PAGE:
French asset manager Carmignac has tabled plans to double the expected leverage levels in its flagship Patrimoine fund following.
The announcement comes following a disappointing year of performance for the fund and could see levels rise from 200% to 500%.
Plans were announced on February 26, which would allow for the use of more derivatives in the portfolio in the giant mixed-asset fund.
In a statement, the group said the changes to the €21.45 billion fund will have no effect on the funds’ risk profile. Likewise, it should not alter the philosophy nor investment process of the fund.
Carmignac stressed that 'expected level of leverage' is a regulatory term which measures the gross, nominal value of derivatives used. It does not imply a fund is taking on more debt.
While the new expected level has increased, the group has not made any changes to the leverage level so far. The move has been made in anticipation of the normalisation of monetary policies by central banks, the group said.
‘As active fund managers, it is our role to anticipate this and equip ourselves with the right tools to deal more effectively with this new challenging environment.
‘We anticipate a more extensive use of interest rate and foreign exchange derivatives for risk management purposes.
'These derivative instruments happen to have high gross nominal amounts, explaining why we have decided to increase the expected level of leverage.’
The new expected level allows the group to use interest rate derivatives as protection against rising rates. By shorting interest rate derivatives, the group will reduce modified duration, it said.
This change to the fund also enables the manager to use FX derivatives to neutralise a foreign currency.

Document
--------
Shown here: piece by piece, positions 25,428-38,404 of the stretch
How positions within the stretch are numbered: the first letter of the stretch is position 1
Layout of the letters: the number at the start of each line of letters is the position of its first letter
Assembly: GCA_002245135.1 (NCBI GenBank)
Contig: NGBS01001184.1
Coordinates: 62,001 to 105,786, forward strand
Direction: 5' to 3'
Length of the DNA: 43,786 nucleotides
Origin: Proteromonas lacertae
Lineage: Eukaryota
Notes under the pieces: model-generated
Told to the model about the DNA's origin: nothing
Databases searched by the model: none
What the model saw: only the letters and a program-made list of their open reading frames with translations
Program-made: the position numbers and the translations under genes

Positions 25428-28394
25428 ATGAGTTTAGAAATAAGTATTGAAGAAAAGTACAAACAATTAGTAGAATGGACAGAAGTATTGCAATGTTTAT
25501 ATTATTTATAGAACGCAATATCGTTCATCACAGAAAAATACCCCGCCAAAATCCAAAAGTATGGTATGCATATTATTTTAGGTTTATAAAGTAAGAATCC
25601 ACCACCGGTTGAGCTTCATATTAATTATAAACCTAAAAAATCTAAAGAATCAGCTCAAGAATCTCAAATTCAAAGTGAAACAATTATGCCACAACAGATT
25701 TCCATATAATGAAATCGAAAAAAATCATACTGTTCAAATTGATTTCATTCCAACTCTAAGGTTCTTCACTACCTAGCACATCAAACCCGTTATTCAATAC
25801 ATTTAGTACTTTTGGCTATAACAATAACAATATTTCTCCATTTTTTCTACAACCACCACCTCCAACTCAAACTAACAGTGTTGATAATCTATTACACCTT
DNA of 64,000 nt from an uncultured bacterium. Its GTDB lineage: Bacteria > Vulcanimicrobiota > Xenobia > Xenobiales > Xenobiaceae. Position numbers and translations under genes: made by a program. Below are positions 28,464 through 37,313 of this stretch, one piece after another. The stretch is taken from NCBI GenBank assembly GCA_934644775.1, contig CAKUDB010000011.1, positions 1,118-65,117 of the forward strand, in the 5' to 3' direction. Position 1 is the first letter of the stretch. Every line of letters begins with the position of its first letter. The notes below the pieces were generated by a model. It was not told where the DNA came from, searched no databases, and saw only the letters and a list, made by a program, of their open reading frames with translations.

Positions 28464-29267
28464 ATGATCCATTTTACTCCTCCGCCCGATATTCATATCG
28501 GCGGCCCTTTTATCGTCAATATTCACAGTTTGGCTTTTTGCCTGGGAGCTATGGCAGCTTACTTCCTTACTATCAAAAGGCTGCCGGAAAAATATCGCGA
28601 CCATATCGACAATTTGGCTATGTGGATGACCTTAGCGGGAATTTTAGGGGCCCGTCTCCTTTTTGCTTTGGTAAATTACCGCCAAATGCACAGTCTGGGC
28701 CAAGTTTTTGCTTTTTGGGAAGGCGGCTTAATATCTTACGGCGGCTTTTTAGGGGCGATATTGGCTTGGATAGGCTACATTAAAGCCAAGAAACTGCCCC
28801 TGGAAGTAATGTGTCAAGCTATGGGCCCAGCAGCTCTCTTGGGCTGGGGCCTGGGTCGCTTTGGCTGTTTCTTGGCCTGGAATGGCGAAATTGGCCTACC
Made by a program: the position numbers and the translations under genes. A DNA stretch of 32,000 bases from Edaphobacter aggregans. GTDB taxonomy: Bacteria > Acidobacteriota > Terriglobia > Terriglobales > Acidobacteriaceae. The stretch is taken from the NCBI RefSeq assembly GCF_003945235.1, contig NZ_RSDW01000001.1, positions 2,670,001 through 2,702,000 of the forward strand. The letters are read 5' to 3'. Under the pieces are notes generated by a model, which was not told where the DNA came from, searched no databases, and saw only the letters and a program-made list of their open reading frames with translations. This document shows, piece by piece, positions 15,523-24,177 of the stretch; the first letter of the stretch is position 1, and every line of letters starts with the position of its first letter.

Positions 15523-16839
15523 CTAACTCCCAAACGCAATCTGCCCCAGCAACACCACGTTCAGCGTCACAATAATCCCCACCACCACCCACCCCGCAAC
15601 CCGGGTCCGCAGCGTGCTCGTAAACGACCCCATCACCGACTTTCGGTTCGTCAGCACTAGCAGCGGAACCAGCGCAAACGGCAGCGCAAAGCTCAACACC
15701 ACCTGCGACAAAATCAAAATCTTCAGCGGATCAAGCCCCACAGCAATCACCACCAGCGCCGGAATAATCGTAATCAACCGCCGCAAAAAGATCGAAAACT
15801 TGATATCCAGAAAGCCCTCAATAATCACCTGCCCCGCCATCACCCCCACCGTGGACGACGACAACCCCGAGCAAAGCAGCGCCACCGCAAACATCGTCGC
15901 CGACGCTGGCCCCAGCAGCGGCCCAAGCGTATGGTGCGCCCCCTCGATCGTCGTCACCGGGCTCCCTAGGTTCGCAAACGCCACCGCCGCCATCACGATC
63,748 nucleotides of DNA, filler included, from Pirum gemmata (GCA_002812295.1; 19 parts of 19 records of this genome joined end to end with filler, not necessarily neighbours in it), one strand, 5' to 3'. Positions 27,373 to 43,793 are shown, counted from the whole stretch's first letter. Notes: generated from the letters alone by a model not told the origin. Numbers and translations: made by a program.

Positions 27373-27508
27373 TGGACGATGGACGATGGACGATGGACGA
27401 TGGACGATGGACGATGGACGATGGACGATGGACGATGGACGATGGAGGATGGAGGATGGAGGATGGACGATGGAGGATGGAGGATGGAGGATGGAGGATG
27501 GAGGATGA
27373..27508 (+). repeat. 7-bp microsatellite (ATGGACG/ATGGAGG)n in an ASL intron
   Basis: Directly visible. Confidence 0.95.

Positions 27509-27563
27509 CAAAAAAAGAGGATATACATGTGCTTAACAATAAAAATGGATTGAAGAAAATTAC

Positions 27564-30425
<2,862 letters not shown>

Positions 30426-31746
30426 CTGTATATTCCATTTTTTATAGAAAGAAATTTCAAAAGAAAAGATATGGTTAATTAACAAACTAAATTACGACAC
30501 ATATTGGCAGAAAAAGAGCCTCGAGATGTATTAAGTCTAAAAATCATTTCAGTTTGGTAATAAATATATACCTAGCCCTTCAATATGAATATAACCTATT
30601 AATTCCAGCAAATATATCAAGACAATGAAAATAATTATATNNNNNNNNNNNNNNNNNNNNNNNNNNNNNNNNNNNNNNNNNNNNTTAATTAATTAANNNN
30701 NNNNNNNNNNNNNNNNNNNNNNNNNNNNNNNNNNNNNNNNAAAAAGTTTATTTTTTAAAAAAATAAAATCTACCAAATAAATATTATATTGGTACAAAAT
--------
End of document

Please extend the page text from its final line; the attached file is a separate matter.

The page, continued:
In the fund’s latest quarterly report, the managers admitted to a disappointing performance in 2017.
'Our fixed income portfolio did better than its reference indicator (–2.87%), yet was unquestionably a source of disappointment during the year, mainly because of inadequate hedging against the slide in the US dollar and our defensive bias on German long-term yields.’
Gearing for a turnaround
Opening the quarterly meeting in January, Edouard Carmignac faced up to the disappointing performance figures from last year. Speaking to a packed investment audience, he said: 'Performances were not up to your expectations and were far from mine.'
Carmignac will return to previous levels of performance he assured the audience of investors. 'The disappointing performance was largely down to changes in markets but also in the company.'
Looking at markets, Carmignac said central banks remain the clear focus given the three decades of liquidity which have been pumped into global markets.
Over three years to then end of January 2018, the Carmignac Patrimoine A EUR Acc fund lost 3.89% in euro terms while the Citywire-assigned benchmark, the LCI MSCI AC World TR EUR/Citi WGBI TR EUR (50:50), returned 9.08% over the same period of time.